Adding additional independent variables to the regression equation will always

Adding additional independent variables to the

This preview shows page 122 - 126 out of 133 pages.

Adding additional independent variables to the regression equation will always increase the value of R² - Even though not all independent variables are worth including in the regression model
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o Showing It In Action Add 3 rd variable that affects car price, seller age Compute multiple regression analysis in PHStat2 - Same procedure as in earlier examples o Results Regression Statistics – R Square and Adjusted R Square - Adjusted = with third variable included - R² increases and adjusted R² decreases Why R² increases - Adding 3 rd IV increases SSR - Adding new IV to model will ALWAYS increase R² MSR decreases - Harder to reject null hypothesis when test for significance o Evaluation If added IV causes reduction in adjusted R² - evidence that the new variable might not be worth keeping in model - Benefit of increasing SSR offset by having cost of additional DF IN our example – Adjusted R² decreases - Shouldn’t include this 3 rd variable in the regression analysis o Other Notes Adjusted R² will always be ≤ R² If R² is very small and large # of IV - Adjusted R² COULD be negative - → report value as zero 15.3 – INFERENCES ABOUT THE INDEPENDENT VARIABLES Examine e/independent variable separately to make sure that it belongs in the final regression model Confidence intervals for the regression coefficients A Significance Test for the Regression Coefficients o The Basics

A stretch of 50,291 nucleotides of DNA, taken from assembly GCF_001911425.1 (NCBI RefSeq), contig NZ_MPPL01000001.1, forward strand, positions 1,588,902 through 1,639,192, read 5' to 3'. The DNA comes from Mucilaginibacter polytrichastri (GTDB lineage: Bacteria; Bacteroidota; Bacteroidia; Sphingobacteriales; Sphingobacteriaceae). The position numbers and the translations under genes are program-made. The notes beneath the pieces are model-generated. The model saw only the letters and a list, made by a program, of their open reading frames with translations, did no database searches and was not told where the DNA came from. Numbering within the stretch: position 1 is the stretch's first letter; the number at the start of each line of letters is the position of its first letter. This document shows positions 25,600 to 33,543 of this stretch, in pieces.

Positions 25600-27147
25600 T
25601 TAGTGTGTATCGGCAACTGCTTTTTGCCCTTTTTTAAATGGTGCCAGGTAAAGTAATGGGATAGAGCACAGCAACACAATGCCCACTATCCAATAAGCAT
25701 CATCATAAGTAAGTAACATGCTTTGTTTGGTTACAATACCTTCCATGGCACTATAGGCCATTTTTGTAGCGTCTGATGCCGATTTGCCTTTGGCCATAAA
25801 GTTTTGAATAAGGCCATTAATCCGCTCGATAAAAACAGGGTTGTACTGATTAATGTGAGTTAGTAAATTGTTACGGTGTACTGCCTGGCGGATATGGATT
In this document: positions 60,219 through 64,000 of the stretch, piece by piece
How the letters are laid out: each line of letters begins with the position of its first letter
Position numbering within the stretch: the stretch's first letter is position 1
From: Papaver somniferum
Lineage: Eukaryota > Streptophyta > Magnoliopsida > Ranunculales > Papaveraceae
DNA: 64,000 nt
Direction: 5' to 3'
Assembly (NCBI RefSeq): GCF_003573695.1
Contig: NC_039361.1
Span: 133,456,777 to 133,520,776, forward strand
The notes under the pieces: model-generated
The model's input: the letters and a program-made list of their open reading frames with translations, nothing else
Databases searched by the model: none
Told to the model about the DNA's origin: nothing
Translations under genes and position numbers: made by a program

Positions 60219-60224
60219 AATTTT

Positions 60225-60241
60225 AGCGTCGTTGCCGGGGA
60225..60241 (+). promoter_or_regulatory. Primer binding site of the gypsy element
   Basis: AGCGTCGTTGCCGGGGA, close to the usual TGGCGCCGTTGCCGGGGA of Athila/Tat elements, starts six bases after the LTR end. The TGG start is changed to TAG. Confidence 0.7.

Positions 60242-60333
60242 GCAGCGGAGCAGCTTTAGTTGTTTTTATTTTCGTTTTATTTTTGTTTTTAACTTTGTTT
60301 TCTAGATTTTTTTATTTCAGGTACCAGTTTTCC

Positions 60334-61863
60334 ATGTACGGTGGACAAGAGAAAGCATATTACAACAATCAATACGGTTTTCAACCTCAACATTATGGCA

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Obtain regression coefficients for all 3 IVs - PHStat2 procedures - Coefficients Column under last table o Step 1 – Hypothesis Statement H0: M = 0 - No relationship exists H1: M ≠ 0 - A relationship does exist Rejecting the null hypothesis - Support of a significant relationship b/w mileage / price - Want to reject null hypothesis b/c included IVs in model that we think belong there Set ∞ = 0.05 o Step 2 – Test Statistic T = (b – B) ÷ Sb - Sb = standard error of the regression coefficient - b = regression coefficient - B = population regression coefficient Standard error of the regression coefficient (Sb) – measures the variation in the regression coefficient, bi, among several samples - Larger variation → larger value of Sb - In our example, Sb = 0.0415 coefficient for mileage In our example (mileage variable) - b = -0.1434 - B = 0 b/c null hypothesis assumes no relationship (= 0) - Sb = 0.0415 - → T = -3.46 o Step 3 – Critical T-Score Follows T-distribution DF = (n – k – 1) - In our example, 20 – 3 – 1 = 16
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Two-tail test at ∞ = 0.05 → ±2.120 FUNCTION in Excel (two-tail) - = TINV (∞, DF) - for one-tail, double value of ∞ o Step 4 – Comparing T and T-Score -3.46 < -2.120 → REJECT o Step 5 – Conclusions Reject null hypothesis Conclude that mileage population coefficient is NOT equal to zero Relationship b/w mileage and asking price is significant o 3 rd Variable – Seller Age P-value (0.778) > ∞ = 0.05 → DO NOT REJECT - No relationship b/w the variables - The seller’s age is not a good predictor of car price Should remove this independent variable from regression model o When to Use F and T-Test F-Test - Det. if overall regression model (all IVs included) is statistically signficiant T-Test - Examine difference of individual independent variables Confidence Intervals for the Regression Coefficients
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  • Fall '12
  • Donnelly
  • Normal Distribution, Null hypothesis, Hypothesis testing, Statistical hypothesis testing

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